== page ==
# Geometry Nodes: mathematical basketball net

I am trying to create a cylindrical shape model with the taper and the using this shape create a romb pattern something like this

Does anyone know how to do it with Geometry nodes?

• Hello and welcome. Please use a title that matches the content of the post. It should read like a question, be descriptive but succinct, unique and identifying, summarizing the problem so that anyone searching for similar issues is likely to find this. Remove anything superfluous, avoid using words like "this", "help with", "issue" or "question about", instead describe what "it" is. Remember, your title is the first thing visitors see, answers you get depend heavily on it. See What is the problem of asking “How do I do this?" Commented Jul 1 at 17:01
• reminds me of... blender.stackexchange.com/a/276293/60486 Commented Jul 1 at 17:02
• There's a comprehensive (and long) tutorial by Erindale using Geometry nodes to create similar shapes here which might show you how to do it. Commented Jul 1 at 17:31

(Using Blender 3.6.12)

### Approach

Starting object: An edited BezierCircle defining the cross section of the pillar in the (X,Y) plane.

GeometryNodes modifier input parameters:

• Ribs: the number of lines turning around the pillar in one direction, clockwise or counter-clockwise.
• Levels: Resolution in Z direction.

Process:

• To start from a (X,Z) grid, with X used as the Factor to sample the original curve, that is "wrapped" around the pillar with an offset along X function of Z to shear the grid horizontally in the clockwise direction.
• To scale in the (X,Y) plane each section by a function of Z to change the cross section size.
• To capture the normal to the surface to set the curve tilt afterwards.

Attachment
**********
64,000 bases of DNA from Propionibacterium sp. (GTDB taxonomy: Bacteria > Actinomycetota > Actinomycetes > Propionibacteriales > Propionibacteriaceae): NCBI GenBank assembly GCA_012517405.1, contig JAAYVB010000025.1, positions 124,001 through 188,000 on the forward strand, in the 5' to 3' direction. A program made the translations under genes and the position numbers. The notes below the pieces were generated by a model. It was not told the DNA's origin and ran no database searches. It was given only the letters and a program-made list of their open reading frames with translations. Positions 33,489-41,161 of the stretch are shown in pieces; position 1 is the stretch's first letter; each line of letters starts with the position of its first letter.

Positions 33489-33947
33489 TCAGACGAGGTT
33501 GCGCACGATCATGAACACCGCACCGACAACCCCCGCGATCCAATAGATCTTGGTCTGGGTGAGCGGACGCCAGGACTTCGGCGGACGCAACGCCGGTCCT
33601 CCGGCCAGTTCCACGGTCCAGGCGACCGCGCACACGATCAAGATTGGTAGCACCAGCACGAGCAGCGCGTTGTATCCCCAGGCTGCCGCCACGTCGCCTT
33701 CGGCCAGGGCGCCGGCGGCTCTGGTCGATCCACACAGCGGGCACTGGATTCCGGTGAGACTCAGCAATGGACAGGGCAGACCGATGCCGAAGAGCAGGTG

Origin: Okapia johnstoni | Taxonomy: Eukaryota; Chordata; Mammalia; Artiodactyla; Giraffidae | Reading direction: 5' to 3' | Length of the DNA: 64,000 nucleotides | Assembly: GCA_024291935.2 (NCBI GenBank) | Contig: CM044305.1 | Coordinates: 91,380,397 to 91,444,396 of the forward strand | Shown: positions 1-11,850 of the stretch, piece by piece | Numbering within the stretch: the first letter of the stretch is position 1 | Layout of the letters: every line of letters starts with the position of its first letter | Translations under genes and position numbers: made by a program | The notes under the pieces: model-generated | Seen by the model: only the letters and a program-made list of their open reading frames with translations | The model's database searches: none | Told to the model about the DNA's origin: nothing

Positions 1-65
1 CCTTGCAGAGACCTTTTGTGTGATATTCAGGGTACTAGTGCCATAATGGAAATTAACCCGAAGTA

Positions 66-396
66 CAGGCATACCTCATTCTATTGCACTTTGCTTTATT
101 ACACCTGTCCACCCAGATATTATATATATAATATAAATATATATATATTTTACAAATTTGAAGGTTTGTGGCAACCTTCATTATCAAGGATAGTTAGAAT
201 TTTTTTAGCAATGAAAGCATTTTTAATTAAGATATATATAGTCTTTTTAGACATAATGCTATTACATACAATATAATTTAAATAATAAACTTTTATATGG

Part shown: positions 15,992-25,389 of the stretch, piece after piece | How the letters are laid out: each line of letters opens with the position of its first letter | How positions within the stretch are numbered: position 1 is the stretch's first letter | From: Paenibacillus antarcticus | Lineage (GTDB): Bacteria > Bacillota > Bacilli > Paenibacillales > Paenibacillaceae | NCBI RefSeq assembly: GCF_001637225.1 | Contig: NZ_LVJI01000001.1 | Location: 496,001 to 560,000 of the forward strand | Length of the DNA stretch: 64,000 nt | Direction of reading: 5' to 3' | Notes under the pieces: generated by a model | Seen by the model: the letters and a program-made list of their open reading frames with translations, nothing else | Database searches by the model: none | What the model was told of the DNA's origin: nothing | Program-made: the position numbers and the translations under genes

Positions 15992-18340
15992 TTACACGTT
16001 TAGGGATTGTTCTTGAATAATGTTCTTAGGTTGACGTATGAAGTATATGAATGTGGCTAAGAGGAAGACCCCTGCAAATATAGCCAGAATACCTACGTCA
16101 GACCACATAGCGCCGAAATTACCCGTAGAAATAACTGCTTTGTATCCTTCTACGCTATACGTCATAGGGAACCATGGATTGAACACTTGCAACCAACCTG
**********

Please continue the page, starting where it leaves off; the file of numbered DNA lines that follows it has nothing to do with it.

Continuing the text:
• To delete all horizontal edges to keep only "ascending" curves.
• To use the classical Mesh to Curve and Curve to Mesh nodes combo to extrude a profile along the curves.
• To mirror a copy of the achieved mesh to create the counter-clockwise mesh.

### GeometryNodes modifier

Overview:

The (Factor,Z) grid (blue nodes):

The grid "wrapped" around the pillar cross section (green nodes): The Float Curve node controls the Factor offset function of Z. The Multiply Add node scales this offset and adds it to the Factor. The Wrap node keeps the Factor between 0 and 1.

The pillar cross section scaling (brown nodes): The Float Curve node controls how fast the pillar is made larger from the base to the top. The Multiply Add node scales this value and adds 1 to keep this factor larger than 1.

From surface mesh to strings of edges (pink nodes): Only edges with a variation along Z are kept.

Curve tilt correction to align to the captured surface normals (sand nodes): For details, see the link in Resources section.

Duplication and mirroring:

### Resources

• That works great! Do you know is there a simple way to make them connect at the top when arraying them in a grid manner like that i.sstatic.net/0kl5GvsC.png Commented Jul 5 at 9:39
• Do you know is there a simple way to make them connect at the top when arraying them in a grid manner? Commented Jul 5 at 9:40
• @SamirMamedov Do you mean that the top section is a square, instead of the shape defined with the BezierCurve ? Commented Jul 5 at 16:16